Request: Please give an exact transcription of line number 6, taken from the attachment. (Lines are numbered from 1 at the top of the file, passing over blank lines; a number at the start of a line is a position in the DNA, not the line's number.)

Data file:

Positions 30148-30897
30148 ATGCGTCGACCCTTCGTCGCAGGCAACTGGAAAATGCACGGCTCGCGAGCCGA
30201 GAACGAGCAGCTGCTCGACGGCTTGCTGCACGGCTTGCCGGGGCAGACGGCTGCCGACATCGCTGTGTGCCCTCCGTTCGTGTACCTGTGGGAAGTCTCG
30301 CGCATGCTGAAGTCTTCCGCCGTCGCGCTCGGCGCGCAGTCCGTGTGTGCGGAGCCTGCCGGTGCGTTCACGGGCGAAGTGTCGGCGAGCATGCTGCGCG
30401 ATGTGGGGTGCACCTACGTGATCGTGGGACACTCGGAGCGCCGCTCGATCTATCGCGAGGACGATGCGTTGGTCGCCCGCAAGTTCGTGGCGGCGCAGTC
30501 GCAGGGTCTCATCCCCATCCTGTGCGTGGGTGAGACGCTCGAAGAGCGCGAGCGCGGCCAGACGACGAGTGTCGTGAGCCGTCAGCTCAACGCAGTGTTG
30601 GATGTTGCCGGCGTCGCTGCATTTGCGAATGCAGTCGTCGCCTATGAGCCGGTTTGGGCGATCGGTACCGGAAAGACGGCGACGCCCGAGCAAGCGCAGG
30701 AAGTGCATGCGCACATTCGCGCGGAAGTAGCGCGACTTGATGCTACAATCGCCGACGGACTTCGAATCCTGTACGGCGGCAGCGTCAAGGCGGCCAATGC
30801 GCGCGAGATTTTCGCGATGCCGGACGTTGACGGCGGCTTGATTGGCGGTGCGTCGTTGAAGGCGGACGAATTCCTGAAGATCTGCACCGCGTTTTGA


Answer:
30501 GCAGGGTCTCATCCCCATCCTGTGCGTGGGTGAGACGCTCGAAGAGCGCGAGCGCGGCCAGACGACGAGTGTCGTGAGCCGTCAGCTCAACGCAGTGTTG